Addressing a session on skills and the energy transition, Scottish energy minister Gillian Martin said she would listen to the industry to ensure a supportive policy landscape.
Speaking at Offshore Europe in Aberdeen on Wednesday morning, Ms Martin said government “has to be prepared to listen to the people in the sector so that we’re doing the right thing in the policy landscape.”
“I hope I have demonstrated in the time since I was made Minister in March that I have a commitment to listening to industry and businesses”, she added.
It follows an energy strategy unveiled by her predecessor earlier this year which sought to curb North Sea exploration – a move branded as a “breathtaking betrayal” of the industry.
Ms Martin made the comments ahead of a “short whistle stop tour” of the conference – despite a busy schedule in Holyrood as the administration unveils its Programme for Government this week.
She told conference delegates that it “cannot lose sight of the opportunity” presented by the energy transition, given the expertise and workforce available in Scotland to help power a “second energy wave” – advantages she said neighbouring countries were “envious” of.
Reflecting on the anniversary year for the conference she added: “We owe it to the people who delivered on our energy security for the last 50 years in this area, we owe it to their children and we owe to the people that are working in the industry right now, to make sure that we’ve got at least another 50 years.”
“Maybe a different type of energy, but the same people with the same skills, transferring seamlessly from one sector to another.”
Skills passport is ‘game changer’
She pointed to the party’s £500m Just Transition Fund as a vital component to supporting that transition, though added it was “deeply disappointing” that politicians at Westminster had not answered calls to match the fund up to £1bn. That is, she said, despite a more than £400bn tax take from the North Sea since oil began flowing.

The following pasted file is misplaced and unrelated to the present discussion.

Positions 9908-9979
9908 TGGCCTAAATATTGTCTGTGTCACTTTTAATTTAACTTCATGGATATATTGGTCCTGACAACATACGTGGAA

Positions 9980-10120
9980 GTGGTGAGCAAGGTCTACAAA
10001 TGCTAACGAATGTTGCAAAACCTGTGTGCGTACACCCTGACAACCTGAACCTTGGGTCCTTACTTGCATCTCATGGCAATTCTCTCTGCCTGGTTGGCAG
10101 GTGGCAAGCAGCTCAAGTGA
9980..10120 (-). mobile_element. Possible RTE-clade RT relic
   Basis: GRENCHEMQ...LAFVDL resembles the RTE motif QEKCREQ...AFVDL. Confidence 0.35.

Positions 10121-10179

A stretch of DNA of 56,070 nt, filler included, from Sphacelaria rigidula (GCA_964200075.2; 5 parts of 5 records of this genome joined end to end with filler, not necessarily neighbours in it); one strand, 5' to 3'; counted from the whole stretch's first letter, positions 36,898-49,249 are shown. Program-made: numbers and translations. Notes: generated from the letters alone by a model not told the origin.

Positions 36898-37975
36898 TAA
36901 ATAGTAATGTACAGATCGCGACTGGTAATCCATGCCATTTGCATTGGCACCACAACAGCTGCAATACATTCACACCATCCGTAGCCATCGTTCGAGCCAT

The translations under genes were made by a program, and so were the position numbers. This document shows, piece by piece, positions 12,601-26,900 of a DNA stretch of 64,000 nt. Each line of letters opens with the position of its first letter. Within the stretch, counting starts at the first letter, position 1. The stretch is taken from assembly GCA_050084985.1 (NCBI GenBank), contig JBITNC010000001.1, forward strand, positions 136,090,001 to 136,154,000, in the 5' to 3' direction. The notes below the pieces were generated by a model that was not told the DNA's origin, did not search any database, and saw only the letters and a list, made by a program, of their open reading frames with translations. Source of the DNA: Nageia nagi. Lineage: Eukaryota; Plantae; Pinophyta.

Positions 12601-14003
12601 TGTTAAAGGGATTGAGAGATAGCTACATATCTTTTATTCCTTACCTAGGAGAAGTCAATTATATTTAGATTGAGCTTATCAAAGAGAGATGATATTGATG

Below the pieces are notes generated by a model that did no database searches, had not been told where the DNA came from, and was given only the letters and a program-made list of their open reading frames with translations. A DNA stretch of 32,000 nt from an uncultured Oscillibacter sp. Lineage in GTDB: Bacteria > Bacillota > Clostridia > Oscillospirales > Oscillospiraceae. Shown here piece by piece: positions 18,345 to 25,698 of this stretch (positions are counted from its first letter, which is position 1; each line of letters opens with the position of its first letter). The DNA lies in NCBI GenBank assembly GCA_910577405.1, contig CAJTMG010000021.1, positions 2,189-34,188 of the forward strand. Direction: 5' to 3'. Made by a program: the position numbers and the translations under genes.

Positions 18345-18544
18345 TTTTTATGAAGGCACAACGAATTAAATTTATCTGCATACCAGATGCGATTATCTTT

However, she said progress had been made on the much-anticipated skills passport – an alignment between wind and oil certifications that would allow workers to move between sectors more easily.
Training body OPITO, who oversees the scheme, has previously said the passport will be fully operational in Q4 of this year.
Ms Martin said she had seen a prototype for the system, describing it as “an absolute game changer”.
Case by case
Despite that commitment to listening, the SNP’s draft energy strategy alarmed the sector in setting out the party’s position of a presumption against new oil and gas licences.
Ms Martin said recently that further licences awards should be made on a “case by case” basis.
“We have consistently said that we feel that the UK Government should be awarding licences on a case-by-case basis, and that there has to be a justification for the awarding of those licences based on a climate compatibility checkpoint,” she told Holyrood magazine.
It’s a position echoed by First Minister Humza Yousaf, who recently made clear that “unlimited oil and gas extraction is not Scotland’s future.”
He also demurred on the potential future of the controversial Rosebank field – adding that he was “not convinced” it should go ahead.
Speaking on the sidelines of the oil conference on Tuesday, UK Minister of State for Energy Security and Net Zero Graham Stuart said the government was “committed to licensing rounds” in UK waters, but wouldn’t be drawn on whether there are plans to dish out further exploration permits ahead of the next general election.